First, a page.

Acre’s Kate O’Rourke, Senior Consultant, was recently featured in an article by CPhIonline, providing her insight into sustainability and the pharmaceutical sector. The article engaged various industry experts to better understand whether sustainability was worth the investment for smaller pharma firms.
Written by Gareth Macdonald — 20 Apr 2021, Published on CPhIonline
Sustainability takes effort, but the benefits of economically viable, environmentally responsible operations are worth it, even for smaller drug companies
Discussion of sustainability in pharma usually focuses on efforts to minimize the environmental impact of drug production. And there are good reasons for this, says Adrian La Porta, chair of IChemE’s Pharma Special Interest Group.
“Many of the drug substances which are the active ingredients in pharmaceuticals are produced by chemical synthesis or, in the case of antibiotics, using organic chemicals for extraction and purification,” he says, explaining that often the chemicals used are harmful to the environment.
He adds that because active drug substances are relatively complex molecules compared to many fine chemicals, “they have many steps in their chemical synthesis and so gram for gram have a high environmental footprint.”
This view is shared by Caterina Sullivan, CEO of Strategic Sustainability Consultants, who says that while no sustainability challenges are necessarily unique to any one industry, waste minimisation is an incredibly important issue when it comes to the sustainability of the pharmaceutical industry.
“A number of studies by assorted UN bodies, including UNESCO and the World Health Organisation, have found increased contamination of soil and water due to poor waste treatment and minimisation,” she says. “These have follow-on effects to both human health and the sustainability of our flora and fauna. “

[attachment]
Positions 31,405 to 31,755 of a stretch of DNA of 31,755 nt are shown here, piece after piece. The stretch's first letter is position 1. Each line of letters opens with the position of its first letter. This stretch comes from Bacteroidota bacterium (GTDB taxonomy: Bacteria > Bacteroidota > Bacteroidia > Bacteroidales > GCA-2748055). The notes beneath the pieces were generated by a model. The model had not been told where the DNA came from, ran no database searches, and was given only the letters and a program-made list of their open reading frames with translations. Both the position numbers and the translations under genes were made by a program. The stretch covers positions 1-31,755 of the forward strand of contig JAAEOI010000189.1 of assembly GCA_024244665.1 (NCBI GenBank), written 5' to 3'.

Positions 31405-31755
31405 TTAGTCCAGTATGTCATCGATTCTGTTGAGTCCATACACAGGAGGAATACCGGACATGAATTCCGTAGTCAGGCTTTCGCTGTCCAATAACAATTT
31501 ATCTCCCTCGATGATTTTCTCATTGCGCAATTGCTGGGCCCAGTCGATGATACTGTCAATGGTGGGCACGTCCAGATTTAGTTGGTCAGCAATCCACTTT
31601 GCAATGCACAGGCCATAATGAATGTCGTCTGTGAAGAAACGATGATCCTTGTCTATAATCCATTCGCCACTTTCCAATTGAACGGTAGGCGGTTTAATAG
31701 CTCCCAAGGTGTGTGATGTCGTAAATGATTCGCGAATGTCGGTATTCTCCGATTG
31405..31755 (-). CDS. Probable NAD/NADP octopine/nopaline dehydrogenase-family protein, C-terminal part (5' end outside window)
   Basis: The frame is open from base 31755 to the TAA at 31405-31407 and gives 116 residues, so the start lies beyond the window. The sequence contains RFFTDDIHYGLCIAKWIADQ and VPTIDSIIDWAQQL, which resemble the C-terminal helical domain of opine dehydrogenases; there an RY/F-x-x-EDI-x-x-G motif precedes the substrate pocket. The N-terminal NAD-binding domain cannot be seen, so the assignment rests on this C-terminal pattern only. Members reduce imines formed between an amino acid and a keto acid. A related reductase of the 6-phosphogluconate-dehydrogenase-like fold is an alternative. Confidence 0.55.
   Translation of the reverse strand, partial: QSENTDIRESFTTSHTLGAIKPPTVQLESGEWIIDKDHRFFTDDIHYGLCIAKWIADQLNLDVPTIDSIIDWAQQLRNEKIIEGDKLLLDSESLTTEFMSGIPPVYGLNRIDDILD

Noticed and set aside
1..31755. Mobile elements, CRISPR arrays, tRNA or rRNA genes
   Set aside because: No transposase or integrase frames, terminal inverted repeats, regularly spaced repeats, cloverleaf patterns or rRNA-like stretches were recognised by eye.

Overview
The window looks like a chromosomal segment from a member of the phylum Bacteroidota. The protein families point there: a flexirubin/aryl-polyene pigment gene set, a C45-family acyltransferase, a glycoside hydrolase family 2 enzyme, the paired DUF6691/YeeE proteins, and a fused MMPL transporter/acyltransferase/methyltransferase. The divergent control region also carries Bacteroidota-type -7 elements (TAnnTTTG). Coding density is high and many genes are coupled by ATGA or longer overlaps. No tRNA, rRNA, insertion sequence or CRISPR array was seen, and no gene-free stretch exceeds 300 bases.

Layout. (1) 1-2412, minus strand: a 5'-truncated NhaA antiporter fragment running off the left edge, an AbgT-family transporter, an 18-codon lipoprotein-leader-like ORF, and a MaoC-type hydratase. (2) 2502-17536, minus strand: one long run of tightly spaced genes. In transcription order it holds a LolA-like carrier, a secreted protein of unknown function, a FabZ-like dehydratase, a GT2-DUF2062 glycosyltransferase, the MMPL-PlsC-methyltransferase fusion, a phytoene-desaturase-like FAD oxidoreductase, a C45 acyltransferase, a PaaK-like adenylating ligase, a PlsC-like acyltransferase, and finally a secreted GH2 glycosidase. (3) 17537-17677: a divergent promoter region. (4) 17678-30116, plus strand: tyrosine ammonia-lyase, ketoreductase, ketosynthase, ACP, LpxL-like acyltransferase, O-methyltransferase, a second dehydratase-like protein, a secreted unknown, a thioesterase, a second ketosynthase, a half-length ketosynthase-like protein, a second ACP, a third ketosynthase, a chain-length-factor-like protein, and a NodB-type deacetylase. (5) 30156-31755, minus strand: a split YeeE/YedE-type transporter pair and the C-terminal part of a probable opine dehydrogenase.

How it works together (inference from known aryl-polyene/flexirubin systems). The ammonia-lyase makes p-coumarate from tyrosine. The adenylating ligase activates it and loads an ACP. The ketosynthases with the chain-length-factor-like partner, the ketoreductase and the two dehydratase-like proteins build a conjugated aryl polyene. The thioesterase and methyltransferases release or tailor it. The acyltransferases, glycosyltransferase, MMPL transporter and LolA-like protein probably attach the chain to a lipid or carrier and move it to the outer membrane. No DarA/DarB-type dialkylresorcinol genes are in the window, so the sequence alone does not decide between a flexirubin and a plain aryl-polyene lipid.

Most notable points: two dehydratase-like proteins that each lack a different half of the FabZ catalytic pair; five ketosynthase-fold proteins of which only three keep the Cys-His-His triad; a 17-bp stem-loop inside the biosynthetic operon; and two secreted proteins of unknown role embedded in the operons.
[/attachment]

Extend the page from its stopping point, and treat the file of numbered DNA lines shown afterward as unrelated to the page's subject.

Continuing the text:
Social and economic sustainability
True sustainability encompasses more than just the environmental impact. In 2015 (1), some 193 countries signed up to the United Nations' “17 Global Goals for Sustainable Development.” These goals cover environmental as well as social and economic sustainability.
Sullivan says, “To fully be participating in sustainability, pharmaceutical companies must be willing to commit to social sustainability also. This requires these companies to be mindful of how they advertise and sell their products so as not to harm people’s physical or mental health and well-being.
“The opportunity the pharmaceutical industry sees in engaging in these sustainability practices is quite substantial. Due to these products being viewed as a necessity for many, there is very rarely any question as to whether or not the individual will buy the product.”
She adds that when it comes down to protecting the environment or potentially saving their own life, people will more likely decide to purchase and use the product, meaning the industry is not necessarily held to account as much as the beauty industry, for example.
“However, if a pharmaceutical company can provide an equally effective product with more sustainable practices, this will be an enormous opportunity for the company,” she says.
The specific steps involved in adopting sustainable business and production practices differ depending on the size of the organisation involved and the resources available to it.
According to Sullivan, “all companies can start to take their first steps to a more sustainable future. While larger companies often have more resources to take such steps, there’s also the added complexity of working across all operations of the organisation. A smaller company may find it easier to address sustainability due to their smaller operational components.”
To address these issues, many larger drug companies have established sustainability teams to manage efforts. Notable examples include GSK (2), AstraZeneca (3), Takeda (4) and Sanofi (5).